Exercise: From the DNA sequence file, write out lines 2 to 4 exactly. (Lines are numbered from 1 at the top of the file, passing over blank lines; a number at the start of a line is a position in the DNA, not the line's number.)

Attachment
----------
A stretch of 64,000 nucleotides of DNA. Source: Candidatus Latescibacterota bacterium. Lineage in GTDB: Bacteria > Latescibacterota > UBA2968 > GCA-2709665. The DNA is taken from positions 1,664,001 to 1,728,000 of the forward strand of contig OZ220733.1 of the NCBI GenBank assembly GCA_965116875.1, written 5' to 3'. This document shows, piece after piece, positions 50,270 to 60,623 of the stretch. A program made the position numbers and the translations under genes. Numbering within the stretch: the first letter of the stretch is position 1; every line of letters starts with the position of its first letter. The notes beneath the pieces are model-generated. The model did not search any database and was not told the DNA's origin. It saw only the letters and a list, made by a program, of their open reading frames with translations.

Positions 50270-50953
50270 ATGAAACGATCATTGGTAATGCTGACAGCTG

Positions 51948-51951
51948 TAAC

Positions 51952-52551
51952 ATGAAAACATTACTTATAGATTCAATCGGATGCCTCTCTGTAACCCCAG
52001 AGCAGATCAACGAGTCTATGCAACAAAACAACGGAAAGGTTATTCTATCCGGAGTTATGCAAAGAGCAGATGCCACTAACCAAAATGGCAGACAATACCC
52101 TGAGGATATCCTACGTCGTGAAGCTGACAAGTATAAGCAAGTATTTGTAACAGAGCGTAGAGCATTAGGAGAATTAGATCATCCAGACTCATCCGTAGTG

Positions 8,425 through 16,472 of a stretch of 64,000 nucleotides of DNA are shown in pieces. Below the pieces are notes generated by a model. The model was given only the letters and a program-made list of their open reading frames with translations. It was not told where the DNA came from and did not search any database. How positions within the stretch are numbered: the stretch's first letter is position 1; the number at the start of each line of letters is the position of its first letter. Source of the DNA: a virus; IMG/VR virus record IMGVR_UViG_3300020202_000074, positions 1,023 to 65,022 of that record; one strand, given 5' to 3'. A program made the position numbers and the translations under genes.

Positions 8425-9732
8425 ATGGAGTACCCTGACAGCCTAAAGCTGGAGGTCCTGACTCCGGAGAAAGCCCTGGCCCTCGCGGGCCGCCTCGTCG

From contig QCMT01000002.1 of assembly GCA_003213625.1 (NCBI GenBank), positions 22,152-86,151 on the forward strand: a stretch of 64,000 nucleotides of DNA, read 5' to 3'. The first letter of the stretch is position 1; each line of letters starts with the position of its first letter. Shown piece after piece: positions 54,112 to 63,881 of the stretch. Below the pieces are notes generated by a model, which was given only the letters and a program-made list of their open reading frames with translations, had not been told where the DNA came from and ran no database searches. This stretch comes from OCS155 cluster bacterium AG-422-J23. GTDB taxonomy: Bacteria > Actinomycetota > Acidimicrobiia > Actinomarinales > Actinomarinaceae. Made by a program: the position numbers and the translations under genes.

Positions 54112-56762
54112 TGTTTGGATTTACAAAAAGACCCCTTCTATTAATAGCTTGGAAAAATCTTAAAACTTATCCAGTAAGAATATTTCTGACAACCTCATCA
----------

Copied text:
Positions 50270-50953
50270 ATGAAACGATCATTGGTAATGCTGACAGCTG

Positions 51948-51951